Tuesday, July 14, 2015

Adoption Oral History Project

Oral histories form vital links to the past, both for individuals, cultures and communities. As our children grow up and begin reflecting on their life journeys, it will be of great worth to themselves and others to have their thoughts, as well as those of their family, preserved.

Jena Heath, an adoptive parent of a child from Guangdong Province and a professor of journalism, is working to assemble a "Storycorps of Chinese Adoption."  Our family was interviewed by her last weekend, and it was a fantastic experience.  Hearing my daughters's thoughts on their adoptions, what they hope for in their searches, and what they plan for their own lives, is an immensely important brick in their personal life stories. Quite simply, the recordings, in their own voices, are priceless to us.  

We strongly encourage you to contact Professor Heath to participate.  Her sensitivity, a result of her own family's experiences with adoption, will calm you. Her demeanor will put you and your family at total ease. And the interviews will help other adoptees and adoptive parents, as well as become a lasting legacy to your own family history.  
________________________

Greetings:
I am creating a digital audio archive of the stories of adoptees from China and their families. For the next year, at least, I will be traveling to talk with anyone who would like to share a personal adoption story – adoptees and their families. The goal is to create a place for adoptees to hear the direct, unmediated stories of others who share their experiences and to be able to document these stories for posterity. I am particularly interested in talking with adoptees who have searched for birth parents and with adoptive parents who have embarked on birth parent searches. I will launch the archive with the interviews/oral histories I collect over the next few months. Even better, however: The archive will also allow adoptees and their families to record and upload their stories themselves. For those of you who are NPR listeners, think of it as a kind of StoryCorps for the Chinese adoption community.

A bit about me: I am an associate professor of Journalism at St. Edward’s University in Austin, Texas, who spent 20 years in newsrooms as a reporter and editor. My daughter, Caroline Chun, 9, came home from Yangchun, Guangdong Province, in 2008 a week after her second birthday. I helped launch Austin’s only public school Mandarin immersion language program and coordinated a Sister School relationship with my Xishuangbanna Yunjinghong Elementary School, in Yunnan Province.

If you would like to learn more about my project, please contact me at: jenaheath@gmail.com. If your FCC chapter or related organization is holding a Culture Camp, I’d love to attend to share more information.

Thank you,
Jena Heath

Wednesday, April 01, 2015

Utilizing Searchers Inside China for Birth Parent Searching

One of the biggest challenges facing adoptive parents and adoptees looking to search for birth parents in China is space and language -- most families live far from their child's orphanage, and most are unable to speak Chinese.  Thus, from necessity, searching requires the use of a middle person who can travel to the area and interview finders, foster families, nannies, and other potential sources of information.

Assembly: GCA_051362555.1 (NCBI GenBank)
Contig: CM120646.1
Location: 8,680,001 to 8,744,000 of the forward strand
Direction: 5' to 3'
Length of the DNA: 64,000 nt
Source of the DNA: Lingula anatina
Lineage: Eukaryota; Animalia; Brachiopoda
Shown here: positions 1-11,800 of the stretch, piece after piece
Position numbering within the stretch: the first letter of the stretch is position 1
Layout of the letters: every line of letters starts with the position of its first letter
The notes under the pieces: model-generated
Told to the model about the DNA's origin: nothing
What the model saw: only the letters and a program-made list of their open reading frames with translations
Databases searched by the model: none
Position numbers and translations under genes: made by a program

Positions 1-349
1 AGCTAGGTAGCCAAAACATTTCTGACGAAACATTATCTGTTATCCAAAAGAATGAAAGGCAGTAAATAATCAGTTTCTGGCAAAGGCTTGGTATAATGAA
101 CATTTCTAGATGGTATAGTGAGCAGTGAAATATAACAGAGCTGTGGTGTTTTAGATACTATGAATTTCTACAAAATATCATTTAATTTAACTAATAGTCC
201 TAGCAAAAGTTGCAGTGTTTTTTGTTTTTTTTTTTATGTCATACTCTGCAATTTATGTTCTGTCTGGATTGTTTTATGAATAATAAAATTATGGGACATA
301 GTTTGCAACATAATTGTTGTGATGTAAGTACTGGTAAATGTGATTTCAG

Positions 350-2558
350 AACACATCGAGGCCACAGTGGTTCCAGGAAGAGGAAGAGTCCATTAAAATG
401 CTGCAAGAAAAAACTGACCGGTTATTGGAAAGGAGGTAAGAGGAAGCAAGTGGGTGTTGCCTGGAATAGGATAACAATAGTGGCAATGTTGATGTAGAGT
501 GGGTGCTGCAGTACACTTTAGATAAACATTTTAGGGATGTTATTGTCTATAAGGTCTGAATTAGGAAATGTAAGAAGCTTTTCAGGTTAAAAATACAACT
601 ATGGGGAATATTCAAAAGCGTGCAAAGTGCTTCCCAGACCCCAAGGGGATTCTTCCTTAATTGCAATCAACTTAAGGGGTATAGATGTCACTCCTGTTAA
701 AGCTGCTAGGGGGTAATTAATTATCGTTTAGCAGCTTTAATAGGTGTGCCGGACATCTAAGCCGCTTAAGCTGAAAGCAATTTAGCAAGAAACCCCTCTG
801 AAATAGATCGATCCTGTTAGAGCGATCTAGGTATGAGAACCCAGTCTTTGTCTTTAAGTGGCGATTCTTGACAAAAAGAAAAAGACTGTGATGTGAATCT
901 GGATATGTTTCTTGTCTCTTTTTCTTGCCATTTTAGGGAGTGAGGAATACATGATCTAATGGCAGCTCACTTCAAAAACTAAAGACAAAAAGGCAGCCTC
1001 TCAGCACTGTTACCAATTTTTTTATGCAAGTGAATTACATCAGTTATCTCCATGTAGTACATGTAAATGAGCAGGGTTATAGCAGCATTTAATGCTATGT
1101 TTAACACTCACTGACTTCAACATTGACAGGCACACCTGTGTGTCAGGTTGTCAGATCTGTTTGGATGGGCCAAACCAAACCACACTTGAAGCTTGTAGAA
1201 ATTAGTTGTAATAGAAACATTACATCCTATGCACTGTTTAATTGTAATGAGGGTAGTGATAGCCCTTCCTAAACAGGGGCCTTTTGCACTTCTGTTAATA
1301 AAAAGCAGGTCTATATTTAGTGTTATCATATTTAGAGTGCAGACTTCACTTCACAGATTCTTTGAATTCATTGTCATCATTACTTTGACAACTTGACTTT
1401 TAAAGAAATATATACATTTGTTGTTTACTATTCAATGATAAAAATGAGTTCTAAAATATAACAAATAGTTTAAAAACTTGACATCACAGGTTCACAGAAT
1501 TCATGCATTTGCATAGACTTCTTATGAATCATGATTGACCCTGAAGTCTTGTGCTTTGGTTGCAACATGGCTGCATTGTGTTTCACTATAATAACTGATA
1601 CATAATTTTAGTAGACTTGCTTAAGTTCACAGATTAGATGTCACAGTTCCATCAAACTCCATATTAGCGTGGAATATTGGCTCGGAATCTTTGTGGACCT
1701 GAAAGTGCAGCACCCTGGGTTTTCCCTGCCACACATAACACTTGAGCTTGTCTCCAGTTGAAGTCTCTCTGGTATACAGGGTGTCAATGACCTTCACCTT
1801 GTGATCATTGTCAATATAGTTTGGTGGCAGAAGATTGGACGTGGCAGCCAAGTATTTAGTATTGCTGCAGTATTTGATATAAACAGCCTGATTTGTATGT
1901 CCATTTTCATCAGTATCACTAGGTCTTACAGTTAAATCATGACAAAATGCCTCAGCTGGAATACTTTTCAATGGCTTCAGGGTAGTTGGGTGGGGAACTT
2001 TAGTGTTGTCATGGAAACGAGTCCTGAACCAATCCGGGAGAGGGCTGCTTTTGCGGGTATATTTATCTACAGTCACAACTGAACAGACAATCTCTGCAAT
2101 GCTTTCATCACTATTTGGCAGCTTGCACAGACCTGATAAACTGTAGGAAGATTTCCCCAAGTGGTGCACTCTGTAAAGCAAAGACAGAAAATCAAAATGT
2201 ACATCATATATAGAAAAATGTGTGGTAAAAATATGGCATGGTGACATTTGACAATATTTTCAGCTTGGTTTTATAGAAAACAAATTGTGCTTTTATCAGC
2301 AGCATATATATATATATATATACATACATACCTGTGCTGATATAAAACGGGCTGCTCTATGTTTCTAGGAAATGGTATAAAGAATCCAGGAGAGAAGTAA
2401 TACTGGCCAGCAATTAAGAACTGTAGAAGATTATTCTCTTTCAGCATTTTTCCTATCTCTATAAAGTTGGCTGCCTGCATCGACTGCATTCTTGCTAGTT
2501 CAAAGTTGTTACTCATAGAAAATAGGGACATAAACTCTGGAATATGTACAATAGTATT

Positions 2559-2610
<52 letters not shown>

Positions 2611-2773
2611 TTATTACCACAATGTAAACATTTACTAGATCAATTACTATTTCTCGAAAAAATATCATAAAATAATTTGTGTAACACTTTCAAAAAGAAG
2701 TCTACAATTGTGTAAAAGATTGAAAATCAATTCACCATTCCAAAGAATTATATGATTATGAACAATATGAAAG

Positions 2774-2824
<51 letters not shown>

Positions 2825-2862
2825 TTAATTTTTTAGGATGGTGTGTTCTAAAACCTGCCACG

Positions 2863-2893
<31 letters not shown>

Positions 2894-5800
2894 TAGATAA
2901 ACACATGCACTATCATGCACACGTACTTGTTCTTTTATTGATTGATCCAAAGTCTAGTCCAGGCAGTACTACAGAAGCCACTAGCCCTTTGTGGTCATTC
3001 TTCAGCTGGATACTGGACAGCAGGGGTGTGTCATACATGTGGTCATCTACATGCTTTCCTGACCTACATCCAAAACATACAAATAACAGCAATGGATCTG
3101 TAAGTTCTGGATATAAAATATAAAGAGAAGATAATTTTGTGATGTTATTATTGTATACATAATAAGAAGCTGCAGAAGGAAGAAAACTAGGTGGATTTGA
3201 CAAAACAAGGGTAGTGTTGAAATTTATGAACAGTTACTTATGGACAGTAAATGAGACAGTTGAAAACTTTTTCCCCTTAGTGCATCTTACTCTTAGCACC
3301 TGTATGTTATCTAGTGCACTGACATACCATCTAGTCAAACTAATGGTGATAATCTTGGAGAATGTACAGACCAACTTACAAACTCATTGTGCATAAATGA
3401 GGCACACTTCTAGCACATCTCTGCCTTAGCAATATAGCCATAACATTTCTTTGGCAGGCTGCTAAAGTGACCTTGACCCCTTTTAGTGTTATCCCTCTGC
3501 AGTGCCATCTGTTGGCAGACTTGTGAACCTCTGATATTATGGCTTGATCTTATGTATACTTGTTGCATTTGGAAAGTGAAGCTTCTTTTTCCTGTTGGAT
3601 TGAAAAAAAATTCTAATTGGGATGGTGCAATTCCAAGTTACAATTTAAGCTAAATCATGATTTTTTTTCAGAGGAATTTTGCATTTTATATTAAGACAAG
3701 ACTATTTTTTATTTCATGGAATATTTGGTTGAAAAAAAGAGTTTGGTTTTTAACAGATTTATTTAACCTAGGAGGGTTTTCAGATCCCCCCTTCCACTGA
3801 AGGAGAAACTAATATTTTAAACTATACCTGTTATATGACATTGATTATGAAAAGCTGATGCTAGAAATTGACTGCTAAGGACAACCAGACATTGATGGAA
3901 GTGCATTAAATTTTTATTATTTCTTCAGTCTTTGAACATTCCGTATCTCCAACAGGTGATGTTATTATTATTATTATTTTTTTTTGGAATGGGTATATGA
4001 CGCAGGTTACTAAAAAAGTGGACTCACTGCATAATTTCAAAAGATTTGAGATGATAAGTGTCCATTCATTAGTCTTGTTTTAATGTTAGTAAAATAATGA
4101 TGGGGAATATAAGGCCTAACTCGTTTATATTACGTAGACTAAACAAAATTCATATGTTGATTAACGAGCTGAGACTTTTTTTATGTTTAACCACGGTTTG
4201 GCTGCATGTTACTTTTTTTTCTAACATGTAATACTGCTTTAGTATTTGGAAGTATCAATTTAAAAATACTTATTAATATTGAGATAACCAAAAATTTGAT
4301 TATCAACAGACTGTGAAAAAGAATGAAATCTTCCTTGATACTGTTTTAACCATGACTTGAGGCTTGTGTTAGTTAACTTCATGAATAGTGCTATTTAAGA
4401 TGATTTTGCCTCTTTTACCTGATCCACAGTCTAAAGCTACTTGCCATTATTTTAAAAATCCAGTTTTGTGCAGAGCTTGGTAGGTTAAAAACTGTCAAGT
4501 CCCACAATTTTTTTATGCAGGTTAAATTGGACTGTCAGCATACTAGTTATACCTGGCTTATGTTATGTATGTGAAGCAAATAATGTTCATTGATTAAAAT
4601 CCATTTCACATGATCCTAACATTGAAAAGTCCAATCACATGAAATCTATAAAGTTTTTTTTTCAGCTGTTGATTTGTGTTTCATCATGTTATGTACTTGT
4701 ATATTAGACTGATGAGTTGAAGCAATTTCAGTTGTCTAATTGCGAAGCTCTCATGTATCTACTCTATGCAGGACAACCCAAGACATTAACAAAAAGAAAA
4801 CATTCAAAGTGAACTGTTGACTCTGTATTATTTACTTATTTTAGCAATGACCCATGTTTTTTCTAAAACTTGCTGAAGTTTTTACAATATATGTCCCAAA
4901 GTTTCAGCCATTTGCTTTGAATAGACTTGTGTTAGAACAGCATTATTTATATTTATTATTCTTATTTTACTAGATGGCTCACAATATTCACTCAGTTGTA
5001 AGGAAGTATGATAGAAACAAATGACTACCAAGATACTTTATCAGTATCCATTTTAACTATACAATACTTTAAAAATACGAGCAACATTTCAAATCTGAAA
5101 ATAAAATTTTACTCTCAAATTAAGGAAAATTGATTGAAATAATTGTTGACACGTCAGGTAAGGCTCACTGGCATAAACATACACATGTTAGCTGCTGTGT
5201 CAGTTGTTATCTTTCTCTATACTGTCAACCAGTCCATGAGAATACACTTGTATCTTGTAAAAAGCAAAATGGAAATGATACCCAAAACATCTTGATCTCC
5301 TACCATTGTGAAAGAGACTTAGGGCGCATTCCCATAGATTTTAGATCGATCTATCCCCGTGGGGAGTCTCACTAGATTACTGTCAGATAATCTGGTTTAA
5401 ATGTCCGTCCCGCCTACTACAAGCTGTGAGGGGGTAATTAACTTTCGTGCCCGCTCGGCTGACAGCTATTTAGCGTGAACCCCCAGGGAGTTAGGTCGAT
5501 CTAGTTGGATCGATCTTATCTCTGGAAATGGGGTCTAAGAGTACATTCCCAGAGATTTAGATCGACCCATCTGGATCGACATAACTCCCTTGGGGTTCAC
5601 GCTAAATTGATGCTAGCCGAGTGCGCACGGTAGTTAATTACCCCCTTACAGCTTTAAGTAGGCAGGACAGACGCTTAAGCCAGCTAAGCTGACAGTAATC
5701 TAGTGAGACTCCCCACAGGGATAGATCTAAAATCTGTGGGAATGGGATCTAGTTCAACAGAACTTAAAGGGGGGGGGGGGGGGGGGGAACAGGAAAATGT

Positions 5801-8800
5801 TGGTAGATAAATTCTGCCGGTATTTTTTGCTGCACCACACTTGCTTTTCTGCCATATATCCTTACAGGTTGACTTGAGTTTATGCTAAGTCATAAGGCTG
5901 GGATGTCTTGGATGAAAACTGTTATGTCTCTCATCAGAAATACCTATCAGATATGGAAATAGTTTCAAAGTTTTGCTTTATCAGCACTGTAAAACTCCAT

Adoptive families have several well-known choices commonly named on Facebook pages and Yahoo search groups: Tiffanie Wan, Bruce Yu, and Wu Yin Xi, commonly known as Xixi.  We have had limited experience with Tiffanie and Bruce, and extensive experience with Xixi. This essay will discuss each.

It is hard to overstate how important it is to select the right searcher to be involved in determining your child's history.  Besides the waste of valuable financial resources, having the wrong searcher could also impact your search success, now and for a long time into the future.  Before you engage any searcher, you will want to read this essay on our subscription blog.  

http://research-china.org/blogs/index.htm


Friday, February 20, 2015

Birth Families Located

The following list is comprised of biographical data of children for whom we have located birth families (as of April 15, 2015). It is organized by Province, with the adopting orphanage also detailed. In a few cases the orphanage name is also known. If your child matches this information, please submit your child's DNA to 23andMe (if we have indicated that birth parental DNA is available) or contact us for more information. This list will be updated as more birth parents are located. 

Chongqing Municipality
Orphanage: Qianjiang 
Orphanage name:  
Gender: Female
Birth Date: Around 2/3/04
DNA: 23andMe 

Orphanage: Qianjiang 
Orphanage name:  
Gender: Female
Birth Date: @12/1/05
DNA: 23andMe 

Orphanage: Qianjiang 
Orphanage name:  
Gender: Female
Birth Date: @9/28/08
DNA: 23andMe 

Orphanage: Xiushan 
Orphanage name:  
Gender: Female 
Birth Date:  @4/10/04
DNA: 23andMe 

Inner Mongolia
Orphanage: Baotou 
Orphanage name:  
Gender: Male
Birth Date: Around 4/16/05
DNA: 23andMe 

Jiangxi Province 
Orphanage: Yingtan 
Orphanage name: Fu Ge 
Gender: Female 
Birth Date: Around 1/11/1998 
DNA: 23andMe 

Orphanage: Chongren County 
Orphanage name: Unknown 
Gender: Female 
Birth Date: 4/24/2002 
Age Arrived in Orphanage: About 10 days 
DNA: 23andMe 

Orphanage: Tonggu County 
Orphanage name: Tong Min Jian (?)
Gender: Female 
Birth Date: 4/12/2007 
Age Arrived in Orphanage: About 5 days